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dc.contributor.authorPomfret, R.en
dc.identifier.citationWorld Economy, 2007; 30(6):923-947en
dc.descriptionThe definitive version is available at www.blackwell-synergy.comen
dc.description.abstractMeasuring the importance of regionalism in international trade is desirable but difficult. The number of regional trade agreements (RTAs) reported to the WTO or the proportion of world trade which is between countries in an RTA are frequently cited as evidence that regionalism is growing at an accelerating rate. This paper questions whether RTAs really are as important as the headline numbers suggest, or whether they just occupy an excessively large part of policymakers’ and economic journalists’ time. The main contributions are to analyse the number of RTAs and the share of world trade criteria in order to show why both are meaningless in the current world economy. The paper concludes that, although the extent of regionalism is difficult to measure and the desirability of individual RTAs is difficult to assess, the threat to the multilateral trading system does not appear to be as large as is often reported, because the long-term dynamics of RTAs lead either to state formation, which is important but rare, or to ineffectiveness, which is the fate of the vast majority of RTAs.en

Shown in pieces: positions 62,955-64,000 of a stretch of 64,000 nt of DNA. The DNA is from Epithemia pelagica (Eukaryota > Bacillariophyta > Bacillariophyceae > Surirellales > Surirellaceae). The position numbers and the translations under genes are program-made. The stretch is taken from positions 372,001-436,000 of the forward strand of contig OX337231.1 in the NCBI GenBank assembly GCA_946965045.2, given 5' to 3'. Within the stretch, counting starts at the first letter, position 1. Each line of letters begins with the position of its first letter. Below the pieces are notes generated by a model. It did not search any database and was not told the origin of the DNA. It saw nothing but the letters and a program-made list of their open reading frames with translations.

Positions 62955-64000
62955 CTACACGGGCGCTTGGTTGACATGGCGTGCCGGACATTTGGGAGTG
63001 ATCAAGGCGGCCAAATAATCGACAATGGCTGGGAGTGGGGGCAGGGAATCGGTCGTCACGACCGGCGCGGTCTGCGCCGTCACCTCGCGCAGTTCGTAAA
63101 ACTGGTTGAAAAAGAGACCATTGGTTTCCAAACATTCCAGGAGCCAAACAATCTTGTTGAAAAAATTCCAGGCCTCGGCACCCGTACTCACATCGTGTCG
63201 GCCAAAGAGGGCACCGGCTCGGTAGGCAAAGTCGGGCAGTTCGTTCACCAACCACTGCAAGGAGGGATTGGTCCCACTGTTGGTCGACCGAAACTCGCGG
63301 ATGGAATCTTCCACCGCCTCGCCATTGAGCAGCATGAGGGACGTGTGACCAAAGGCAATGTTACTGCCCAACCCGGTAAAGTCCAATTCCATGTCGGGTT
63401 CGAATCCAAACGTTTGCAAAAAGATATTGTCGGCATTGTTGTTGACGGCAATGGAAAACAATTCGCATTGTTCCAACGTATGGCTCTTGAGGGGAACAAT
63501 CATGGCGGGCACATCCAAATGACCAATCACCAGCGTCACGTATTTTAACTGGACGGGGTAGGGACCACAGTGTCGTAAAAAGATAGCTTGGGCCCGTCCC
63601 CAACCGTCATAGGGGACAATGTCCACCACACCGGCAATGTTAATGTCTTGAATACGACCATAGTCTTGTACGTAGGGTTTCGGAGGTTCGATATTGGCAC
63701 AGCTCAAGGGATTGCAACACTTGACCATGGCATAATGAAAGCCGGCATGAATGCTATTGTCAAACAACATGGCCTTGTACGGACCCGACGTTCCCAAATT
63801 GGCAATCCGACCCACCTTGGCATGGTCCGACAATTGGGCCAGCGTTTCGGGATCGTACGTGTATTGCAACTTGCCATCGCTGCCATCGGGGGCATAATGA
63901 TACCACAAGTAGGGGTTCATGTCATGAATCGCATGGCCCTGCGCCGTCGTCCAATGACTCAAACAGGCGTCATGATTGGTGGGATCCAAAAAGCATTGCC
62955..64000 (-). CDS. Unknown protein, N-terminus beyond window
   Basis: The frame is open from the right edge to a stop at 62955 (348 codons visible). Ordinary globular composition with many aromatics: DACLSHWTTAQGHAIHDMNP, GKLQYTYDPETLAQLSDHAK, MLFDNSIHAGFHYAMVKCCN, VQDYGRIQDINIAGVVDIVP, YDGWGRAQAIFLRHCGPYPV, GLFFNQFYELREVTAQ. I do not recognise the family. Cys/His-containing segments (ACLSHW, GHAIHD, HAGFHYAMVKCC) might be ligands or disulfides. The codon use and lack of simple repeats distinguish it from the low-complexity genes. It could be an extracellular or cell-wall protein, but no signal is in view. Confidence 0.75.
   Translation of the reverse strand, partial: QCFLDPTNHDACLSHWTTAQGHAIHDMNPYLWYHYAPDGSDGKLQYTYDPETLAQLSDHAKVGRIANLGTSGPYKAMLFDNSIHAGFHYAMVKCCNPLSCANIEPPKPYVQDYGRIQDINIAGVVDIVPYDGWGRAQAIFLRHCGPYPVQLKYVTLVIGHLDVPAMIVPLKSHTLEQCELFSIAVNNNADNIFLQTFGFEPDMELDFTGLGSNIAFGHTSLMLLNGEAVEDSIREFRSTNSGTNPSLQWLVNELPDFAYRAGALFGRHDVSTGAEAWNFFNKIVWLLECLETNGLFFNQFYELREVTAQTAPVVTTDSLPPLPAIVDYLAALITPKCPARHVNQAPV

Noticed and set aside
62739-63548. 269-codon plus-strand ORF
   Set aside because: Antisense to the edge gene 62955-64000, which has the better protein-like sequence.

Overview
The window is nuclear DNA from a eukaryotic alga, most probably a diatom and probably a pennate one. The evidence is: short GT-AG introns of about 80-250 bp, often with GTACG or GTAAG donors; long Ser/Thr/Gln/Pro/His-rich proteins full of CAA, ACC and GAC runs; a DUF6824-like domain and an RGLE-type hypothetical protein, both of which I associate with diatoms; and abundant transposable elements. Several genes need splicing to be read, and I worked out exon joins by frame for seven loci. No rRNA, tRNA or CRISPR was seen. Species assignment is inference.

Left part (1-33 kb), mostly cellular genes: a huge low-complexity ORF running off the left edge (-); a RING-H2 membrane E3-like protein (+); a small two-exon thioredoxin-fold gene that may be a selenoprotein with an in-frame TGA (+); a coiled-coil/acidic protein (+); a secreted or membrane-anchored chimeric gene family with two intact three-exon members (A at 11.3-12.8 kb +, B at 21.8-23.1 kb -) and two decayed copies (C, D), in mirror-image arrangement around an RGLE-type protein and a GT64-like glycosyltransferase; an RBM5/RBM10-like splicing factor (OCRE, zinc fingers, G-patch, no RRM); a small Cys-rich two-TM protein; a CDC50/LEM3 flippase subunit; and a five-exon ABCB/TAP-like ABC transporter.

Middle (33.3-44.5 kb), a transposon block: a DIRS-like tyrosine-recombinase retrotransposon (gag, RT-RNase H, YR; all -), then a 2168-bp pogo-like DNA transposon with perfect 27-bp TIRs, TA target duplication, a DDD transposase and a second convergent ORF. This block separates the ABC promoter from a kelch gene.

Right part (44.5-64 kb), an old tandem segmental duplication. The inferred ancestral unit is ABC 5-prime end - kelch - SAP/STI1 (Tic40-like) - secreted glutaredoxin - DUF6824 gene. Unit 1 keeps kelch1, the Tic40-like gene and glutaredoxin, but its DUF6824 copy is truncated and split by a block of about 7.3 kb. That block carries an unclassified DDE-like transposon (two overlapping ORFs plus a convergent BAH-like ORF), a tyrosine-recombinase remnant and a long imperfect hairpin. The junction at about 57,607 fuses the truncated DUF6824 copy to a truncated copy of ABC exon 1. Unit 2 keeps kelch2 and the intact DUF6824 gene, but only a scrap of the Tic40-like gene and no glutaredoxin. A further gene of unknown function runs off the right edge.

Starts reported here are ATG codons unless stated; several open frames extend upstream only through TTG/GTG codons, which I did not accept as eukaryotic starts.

dc.description.statementofresponsibilityRichard Pomfreten
dc.publisherBlackwell Publ Ltden
dc.titleIs regionalism an increasing feature of the world economy?en
dc.typeJournal articleen
dc.identifier.orcidPomfret, R. [0000-0002-1950-5856]en
Appears in Collections:Economics publications

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